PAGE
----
|Jun7-12, 09:35 AM||#1|
Do Vehicles Use PLC's?
My question is do vehicles use Programmable Logic Controllers?
I ask this because I have experience on working on Mercedes and the newer model vehicles use of a part called a "SAM" there is usually a front and rear SAM, basically it is just a fuse-box but controls a lot of the cars electronics, I am wondering if this is a PLC since the main purpose of a PLC is to reduce the amount of relay's and wiring needed in a control system, even if this is not a PLC does any one know of any vehicles that do make use of PLC's for controlling vehicle electronics?
|Jun7-12, 06:01 PM||#2|
Far as I know PLC's are used to control mechanical systems using electronic actuators. For example an EGR is controlled by a servo which determines the amount or time it needs to be opened by the emissions part of the computer.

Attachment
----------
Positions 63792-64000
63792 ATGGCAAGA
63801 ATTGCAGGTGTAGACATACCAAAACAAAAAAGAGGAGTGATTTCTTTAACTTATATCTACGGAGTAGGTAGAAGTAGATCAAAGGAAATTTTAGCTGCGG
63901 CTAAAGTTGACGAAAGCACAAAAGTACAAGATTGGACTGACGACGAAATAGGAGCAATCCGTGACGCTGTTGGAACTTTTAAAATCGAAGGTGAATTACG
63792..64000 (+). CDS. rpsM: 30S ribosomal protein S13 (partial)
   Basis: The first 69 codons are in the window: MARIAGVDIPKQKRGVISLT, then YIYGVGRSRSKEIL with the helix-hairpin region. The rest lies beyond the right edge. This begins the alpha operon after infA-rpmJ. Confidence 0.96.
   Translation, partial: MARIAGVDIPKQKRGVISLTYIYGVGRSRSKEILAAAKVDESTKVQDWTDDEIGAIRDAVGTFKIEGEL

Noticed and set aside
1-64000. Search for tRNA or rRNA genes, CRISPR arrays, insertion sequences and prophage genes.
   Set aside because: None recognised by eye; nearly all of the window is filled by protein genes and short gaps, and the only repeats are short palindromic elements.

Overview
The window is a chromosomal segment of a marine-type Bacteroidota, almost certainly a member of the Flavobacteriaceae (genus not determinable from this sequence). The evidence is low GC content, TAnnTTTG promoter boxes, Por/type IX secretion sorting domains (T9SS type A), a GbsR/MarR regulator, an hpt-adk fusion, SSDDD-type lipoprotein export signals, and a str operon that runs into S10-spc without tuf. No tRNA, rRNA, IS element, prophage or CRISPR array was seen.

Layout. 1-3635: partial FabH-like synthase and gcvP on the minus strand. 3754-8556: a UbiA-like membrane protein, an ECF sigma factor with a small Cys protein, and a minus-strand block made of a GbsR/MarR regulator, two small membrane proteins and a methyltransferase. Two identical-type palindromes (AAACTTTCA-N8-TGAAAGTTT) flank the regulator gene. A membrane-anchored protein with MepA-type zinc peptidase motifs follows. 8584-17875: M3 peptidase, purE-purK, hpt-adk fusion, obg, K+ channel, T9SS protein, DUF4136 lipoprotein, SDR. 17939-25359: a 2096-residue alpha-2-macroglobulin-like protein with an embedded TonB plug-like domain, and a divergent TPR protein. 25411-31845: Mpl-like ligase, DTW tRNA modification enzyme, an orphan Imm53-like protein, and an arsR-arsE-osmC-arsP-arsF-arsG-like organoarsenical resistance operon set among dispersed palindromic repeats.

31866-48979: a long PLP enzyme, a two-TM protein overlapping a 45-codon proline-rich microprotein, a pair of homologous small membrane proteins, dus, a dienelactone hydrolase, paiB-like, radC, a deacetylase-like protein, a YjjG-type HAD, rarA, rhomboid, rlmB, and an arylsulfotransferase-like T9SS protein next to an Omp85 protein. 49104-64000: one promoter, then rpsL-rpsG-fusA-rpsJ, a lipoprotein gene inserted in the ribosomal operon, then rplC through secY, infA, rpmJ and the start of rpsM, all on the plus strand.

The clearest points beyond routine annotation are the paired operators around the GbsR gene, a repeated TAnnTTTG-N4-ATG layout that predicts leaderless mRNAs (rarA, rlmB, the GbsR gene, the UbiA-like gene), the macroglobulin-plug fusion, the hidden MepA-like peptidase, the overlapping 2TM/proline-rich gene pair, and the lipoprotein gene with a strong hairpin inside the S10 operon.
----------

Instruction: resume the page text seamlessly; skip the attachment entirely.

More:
|Jun7-12, 10:13 PM||#3|
Modern vehicles use a network of different computer modules which are networked using CAN (closed area network). The most important module in a vehicle is the PCM (power control module), sometimes called the ECM (engine control module). Its basically the main brain of the car and does not contain a PLC or anything similar to it. It is entirely responsible for controlling the powertrain of the vehicle and its related components and is generally far more complicated for any type of PLC to handle.
A typical modern car will have several different modules for controlling different systems and features. For example, there is a module that controls the instrument cluster, one for the sound system, one for the safety system (inertia sensor, airbags), etc. All these devices usually use some sort of microcontroller or FPGA.
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